Chesterton Tribune

State will soon expand mobile 911 coverage

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By Lesley Weidenbener

Franklin College Statehouse Bureau

INDIANAPOLIS – Emergency responders receiving 911 calls from mobile phones will soon have more ability to track the locations statewide of those who need help.

A newly signed agreement with AT&T means the state can now extend its integrated 911 wireless network to all 92 counties in Indiana, making it possible for 911 centers in one place to transfer emergency calls and location data to responders in another.

“Eighty percent of all 911 calls are being delivered on wireless devices and those wireless devices are not affixed to permanent addresses,” said Barry Ritter, executive director of the Wireless 911 Advisory Board. “That means it’s utterly important to be able to track a location and send help where it’s needed.”

Other providers – including Frontier and Cingular Wireless – had already signed agreements with the advisory board, bringing 52 counties into the network.

But that left officials in 40 counties – the ones with AT&T as their designated wireless 911 providers – without the ability to transfer key data into another emergency jurisdiction. Among those counties are Bartholomew, Clark, Lake, LaPorte and Henry counties, Ritter said.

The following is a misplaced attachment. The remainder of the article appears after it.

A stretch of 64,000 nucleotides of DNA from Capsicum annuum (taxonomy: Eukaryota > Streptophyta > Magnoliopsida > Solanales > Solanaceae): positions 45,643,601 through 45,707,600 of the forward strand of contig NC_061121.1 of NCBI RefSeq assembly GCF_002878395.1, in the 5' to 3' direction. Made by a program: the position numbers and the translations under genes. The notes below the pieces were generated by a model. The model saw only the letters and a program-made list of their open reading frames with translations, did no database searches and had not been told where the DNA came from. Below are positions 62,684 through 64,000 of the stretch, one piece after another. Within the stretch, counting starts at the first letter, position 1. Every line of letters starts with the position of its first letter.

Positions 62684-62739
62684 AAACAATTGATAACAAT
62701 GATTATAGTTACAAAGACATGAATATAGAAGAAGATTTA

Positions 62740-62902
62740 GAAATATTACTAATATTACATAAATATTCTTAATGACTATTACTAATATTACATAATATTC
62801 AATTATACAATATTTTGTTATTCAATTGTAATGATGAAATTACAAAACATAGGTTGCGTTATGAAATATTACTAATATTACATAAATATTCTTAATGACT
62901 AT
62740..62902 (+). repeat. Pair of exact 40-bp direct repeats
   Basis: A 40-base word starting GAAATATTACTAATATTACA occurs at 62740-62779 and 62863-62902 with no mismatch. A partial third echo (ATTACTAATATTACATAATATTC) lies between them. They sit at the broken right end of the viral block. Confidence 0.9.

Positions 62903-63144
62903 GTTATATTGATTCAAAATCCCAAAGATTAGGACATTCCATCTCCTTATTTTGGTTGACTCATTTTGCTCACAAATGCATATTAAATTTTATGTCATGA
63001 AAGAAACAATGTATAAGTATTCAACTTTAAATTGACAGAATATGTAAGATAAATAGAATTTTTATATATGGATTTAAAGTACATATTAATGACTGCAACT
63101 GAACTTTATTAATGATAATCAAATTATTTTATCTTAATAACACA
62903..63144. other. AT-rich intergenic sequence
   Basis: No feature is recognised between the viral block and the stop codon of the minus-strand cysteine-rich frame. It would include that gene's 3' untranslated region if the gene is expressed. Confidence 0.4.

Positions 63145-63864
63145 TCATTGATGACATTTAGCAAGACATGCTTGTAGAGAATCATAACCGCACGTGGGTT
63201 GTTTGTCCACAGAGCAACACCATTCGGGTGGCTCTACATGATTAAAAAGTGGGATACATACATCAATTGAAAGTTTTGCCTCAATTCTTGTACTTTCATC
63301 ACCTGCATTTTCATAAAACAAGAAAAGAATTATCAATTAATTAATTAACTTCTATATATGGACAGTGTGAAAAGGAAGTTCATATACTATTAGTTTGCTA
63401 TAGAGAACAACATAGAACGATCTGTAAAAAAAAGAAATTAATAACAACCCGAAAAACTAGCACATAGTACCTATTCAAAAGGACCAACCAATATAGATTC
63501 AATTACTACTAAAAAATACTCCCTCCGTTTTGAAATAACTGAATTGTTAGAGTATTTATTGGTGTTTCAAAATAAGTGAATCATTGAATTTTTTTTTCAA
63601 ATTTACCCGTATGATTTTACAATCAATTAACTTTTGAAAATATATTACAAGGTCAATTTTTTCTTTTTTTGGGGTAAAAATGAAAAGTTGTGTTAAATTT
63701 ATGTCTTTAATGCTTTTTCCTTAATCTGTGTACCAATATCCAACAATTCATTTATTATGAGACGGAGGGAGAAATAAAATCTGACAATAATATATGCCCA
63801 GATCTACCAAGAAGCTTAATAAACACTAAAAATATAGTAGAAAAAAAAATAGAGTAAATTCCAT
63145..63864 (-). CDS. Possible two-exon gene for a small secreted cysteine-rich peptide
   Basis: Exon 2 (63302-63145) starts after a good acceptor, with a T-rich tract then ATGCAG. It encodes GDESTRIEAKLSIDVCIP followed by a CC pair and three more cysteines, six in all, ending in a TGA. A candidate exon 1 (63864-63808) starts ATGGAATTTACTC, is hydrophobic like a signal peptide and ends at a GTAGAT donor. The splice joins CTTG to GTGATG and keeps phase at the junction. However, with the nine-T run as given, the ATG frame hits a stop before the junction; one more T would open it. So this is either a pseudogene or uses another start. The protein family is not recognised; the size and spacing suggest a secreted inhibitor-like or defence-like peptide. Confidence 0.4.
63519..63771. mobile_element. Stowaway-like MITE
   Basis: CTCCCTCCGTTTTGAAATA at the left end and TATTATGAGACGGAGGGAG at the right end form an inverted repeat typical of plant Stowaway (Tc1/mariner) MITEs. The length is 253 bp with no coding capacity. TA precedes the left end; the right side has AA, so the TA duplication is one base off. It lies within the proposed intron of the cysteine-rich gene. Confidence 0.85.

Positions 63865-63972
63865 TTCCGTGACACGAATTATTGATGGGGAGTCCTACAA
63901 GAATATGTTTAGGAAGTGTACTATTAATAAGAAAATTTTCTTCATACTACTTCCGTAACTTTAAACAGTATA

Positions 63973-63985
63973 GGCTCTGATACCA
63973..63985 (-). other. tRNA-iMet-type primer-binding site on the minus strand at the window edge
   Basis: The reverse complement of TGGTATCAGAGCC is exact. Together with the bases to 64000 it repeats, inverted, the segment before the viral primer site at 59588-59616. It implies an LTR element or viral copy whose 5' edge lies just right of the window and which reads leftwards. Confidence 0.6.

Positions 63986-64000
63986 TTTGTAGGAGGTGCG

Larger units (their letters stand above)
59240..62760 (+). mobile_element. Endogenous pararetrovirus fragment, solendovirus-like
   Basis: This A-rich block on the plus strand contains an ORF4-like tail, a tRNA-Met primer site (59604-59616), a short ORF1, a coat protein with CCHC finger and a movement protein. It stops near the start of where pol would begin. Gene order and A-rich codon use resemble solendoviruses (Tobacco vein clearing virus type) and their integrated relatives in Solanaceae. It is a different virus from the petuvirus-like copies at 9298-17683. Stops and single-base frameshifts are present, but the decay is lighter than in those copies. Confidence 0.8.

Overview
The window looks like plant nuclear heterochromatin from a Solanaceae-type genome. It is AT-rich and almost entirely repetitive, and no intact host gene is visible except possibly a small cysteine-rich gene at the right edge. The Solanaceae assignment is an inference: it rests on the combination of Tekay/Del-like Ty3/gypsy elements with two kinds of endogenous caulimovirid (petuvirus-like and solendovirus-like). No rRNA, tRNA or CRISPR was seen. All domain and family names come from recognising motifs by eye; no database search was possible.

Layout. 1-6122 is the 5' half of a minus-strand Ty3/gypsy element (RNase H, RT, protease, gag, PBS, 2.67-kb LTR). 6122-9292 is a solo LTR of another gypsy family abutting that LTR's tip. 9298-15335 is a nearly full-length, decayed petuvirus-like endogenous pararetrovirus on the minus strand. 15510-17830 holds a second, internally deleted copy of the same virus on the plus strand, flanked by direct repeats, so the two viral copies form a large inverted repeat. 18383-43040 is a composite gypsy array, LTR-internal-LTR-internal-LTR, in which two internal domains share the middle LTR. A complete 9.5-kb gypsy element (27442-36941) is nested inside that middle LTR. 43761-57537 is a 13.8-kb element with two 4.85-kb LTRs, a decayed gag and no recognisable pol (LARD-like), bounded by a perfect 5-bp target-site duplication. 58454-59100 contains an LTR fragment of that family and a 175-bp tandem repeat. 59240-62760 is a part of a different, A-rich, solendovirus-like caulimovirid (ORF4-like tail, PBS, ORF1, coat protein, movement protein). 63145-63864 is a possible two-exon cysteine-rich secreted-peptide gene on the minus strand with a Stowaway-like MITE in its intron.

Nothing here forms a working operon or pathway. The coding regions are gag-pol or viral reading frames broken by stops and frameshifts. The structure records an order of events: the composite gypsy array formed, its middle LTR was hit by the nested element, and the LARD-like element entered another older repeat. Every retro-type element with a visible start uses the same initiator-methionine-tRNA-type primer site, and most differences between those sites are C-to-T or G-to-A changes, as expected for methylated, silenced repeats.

That meant, for example, that someone traveling along Interstate 70 could call for help in Wayne County and have his location tracked to help emergency personnel respond. But if the driver then crossed into Henry County, his location and other information couldn’t be transferred to emergency officials there.

Under the new agreement with AT&T, however, all 92 counties will now be covered, said state Treasurer Richard Moudock, who chairs the wireless 911 board.

"After several years of negotiation I am pleased that Hoosiers will now receive even better 911 services," said Mourdock.

State and telecommunications officials plan to begin rolling out the new services and provide training to responders within 30 to 60 days, Ritter said.

That’s not only important for typical 911 situations, such as accidents or medical emergencies. But it could be particularly crucial during larger scale emergencies, Ritter said.

“Once all 92 counties are connected, Indiana’s Department of Homeland Security will also be able to receive complete information concerning critical incidents or natural disasters," he said.

When the project is complete, Indiana will be one of the few states where a wireless 911 call can be transferred among counties and different 911 authorities with the data that displays the location of the caller.

 

Posted 8/31/2011